Sadomasochistic Sex Claims the Life of a Quebec Woman

by Gopalan on  March 1, 2008 at 12:08 PM Sexual Health News   - G J E 4
Sadomasochistic Sex Claims the Life of a Quebec Woman
A Quebec woman is believed to have died when she was engaged in sadomasochistic sex.

The 39-year-old woman died Saturday night in a home in Saint-Bruno-de-Montarville on Montreal's South Shore.

She went into cardiac arrest while engaging in "out of the ordinary" sexual practices using "very particular" accessories.

Police found numerous objects that appear to be intended for torture and are used in uncommon sex practices, but public affairs officer Constable Martin Simard declined to provide specific information.

When police arrived at the residence on Sommet-Trinité Street, the man was trying to resuscitate the woman, but she died, Simard said.
The man was arrested and questioned, but released without charge.

Investigators are waiting for the autopsy report to determine if he'll be charged with criminal negligence causing death.

They tie each other up, dabble in role-playing and experiment with whips, handcuffs and nipple clamps to experience the kind of turn-on most people achieve through kissing and racy lingerie.

Sadomasochists use a variety of activities, props and even torture-like devices to inflict consensual physical or psychological pain on each other to experience pleasure that is usually sexual in nature.

Although S&M has long been considered a deviant or underground form of sexual behaviour, statistics have shown that up to 10 per cent of the North American population has experimented with some form of it.

In recent years, sex clubs, for-hire dominatrixes and fetish shops that cater to the kinky pain-and-pleasure set have popped up across Canada.

But the Quebec death has shaken the sadomasochist community and raised questions over when bondage, discipline, dominance and submission cross the line to become criminal behaviour.

"If the thrill is the risk, if that's part of what's exciting to you, then you're taking a risk. Whenever you take a risk, it doesn't always work out," said Sandra Byers, a sex therapist and chairwoman of the department of psychology at the University of New Brunswick.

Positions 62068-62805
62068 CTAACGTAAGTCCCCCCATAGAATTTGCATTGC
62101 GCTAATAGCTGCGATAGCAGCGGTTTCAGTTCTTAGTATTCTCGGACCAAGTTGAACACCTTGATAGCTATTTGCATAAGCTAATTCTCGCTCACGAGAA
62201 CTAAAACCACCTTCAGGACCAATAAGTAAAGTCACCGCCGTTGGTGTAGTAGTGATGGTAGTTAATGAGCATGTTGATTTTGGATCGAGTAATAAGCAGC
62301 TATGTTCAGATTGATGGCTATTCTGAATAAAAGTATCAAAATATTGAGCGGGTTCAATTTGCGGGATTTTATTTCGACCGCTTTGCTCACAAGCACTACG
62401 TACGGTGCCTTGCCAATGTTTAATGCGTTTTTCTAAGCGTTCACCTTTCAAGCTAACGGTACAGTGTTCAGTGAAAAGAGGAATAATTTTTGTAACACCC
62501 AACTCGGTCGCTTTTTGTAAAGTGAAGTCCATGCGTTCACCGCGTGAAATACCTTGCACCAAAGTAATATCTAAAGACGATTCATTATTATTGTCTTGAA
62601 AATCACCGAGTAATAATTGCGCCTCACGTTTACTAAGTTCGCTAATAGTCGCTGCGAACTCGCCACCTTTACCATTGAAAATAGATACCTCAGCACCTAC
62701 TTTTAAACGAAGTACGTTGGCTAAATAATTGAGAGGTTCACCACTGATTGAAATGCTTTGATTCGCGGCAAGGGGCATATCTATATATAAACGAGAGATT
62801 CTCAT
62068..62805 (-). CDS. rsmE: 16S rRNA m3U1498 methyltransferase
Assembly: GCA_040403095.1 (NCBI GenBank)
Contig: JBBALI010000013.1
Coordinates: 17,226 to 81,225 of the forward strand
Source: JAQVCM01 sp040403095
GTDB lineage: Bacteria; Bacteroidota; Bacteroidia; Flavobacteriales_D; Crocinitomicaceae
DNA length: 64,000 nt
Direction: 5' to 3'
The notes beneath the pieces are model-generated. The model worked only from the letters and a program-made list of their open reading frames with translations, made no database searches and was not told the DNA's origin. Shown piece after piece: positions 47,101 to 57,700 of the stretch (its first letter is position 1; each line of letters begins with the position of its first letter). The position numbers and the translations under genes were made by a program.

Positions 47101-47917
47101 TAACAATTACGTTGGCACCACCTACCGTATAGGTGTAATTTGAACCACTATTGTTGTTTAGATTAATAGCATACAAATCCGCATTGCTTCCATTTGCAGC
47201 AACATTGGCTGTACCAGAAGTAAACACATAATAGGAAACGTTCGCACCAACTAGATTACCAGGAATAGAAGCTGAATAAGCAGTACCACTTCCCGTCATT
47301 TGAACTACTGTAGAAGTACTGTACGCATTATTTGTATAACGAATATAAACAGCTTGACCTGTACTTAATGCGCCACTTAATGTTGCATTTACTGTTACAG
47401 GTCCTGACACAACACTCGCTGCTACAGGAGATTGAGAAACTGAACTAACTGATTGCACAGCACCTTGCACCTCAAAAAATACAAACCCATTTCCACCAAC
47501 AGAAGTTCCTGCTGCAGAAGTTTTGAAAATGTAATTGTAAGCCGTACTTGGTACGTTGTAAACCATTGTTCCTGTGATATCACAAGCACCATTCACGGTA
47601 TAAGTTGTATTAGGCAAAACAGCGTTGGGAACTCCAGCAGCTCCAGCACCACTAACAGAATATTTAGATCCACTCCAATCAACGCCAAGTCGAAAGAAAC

Earlier this month, a retired college professor who lives in Montreal became the focus of U.S. media attention when he fell into a three-day coma after being left alone with a dog collar around his neck and a leather hood over his face in a New York sex club. Media reports said the man kept his S&M lifestyle secret from his family in Montreal and escaped to New York to indulge his penchant for bondage and domination.

Many sadomasochists say their sexual behaviour has nothing to do with violence, anger or the will to cause harm to others. Rather, it's a way for people who experience pleasure through pain to "stimulate" each other in a safe environment that is governed by strict codes and rules.

"What you might interpret as pain, another person in the right context interprets that as heightened pleasure," said Susan Wright, spokeswoman for the U.S.-based National Coalition for Sexual Freedom, who also engages in S&M. "It's different from violence or abuse in that those are cycles of control in terms of non-consensual control."

Ms. Wright said sadomasochists often set specific ground rules before a session to establish limits and code words that tell their partner to stop. Even those who haven't done extensive research on the subject should know their partner's limits, she said.

"It's common sense. It's not like we're doing brain surgery here. We're tying people up and having sex."

But some sexual psychology experts say that there is more to S&M than pain and pleasure, and that the innate emotions that push some people to seek pain as a way to achieve sexual gratification could cause them to take the behaviour too far, reports Globe and Mail.

Judy Kuriansky, a sex therapist and faculty member at the Columbia University Teachers College, said some people may have deep feelings of anger that cause them to accidentally go too far during a session. Even those who are considered professionals in the S&M community can unintentionally cause serious harm or death, Dr. Kuriansky said.

"They know what they're doing, but they can still make a mistake."

Dr. Byers said that while death is uncommon among people who engage in S&M, risk is inherent in the activity and there is potential for someone to get hurt. Although most couples are extremely careful and follow set rules to ensure their partner remains safe, they also accept a certain level of danger simply by engaging in the behaviour, she said.

"If you're taking physical risks then there are the chances of something going wrong. Those are the tragic cases."

The death of the Quebec woman during a reported S&M session isn't the first time someone has died after engaging in sex play:

December, 2007: British media reported that former BBC radio host Kevin Greening died after being hung upside down in a studded bondage harness.

April, 2006: Adrian Exley, who travelled from London for a bondage session, suffocated to death in the closet of a Boston man he met online. He was wrapped in heavy plastic and bound with duct tape while wearing a leather hood.

October, 2002: John Robinson was convicted in the United States of murdering several women after luring them to his home with the promise of sadomasochistic sex. Police discovered he was a serial killer after two women accused him of taking their S&M experience too far.

Source: Medindia

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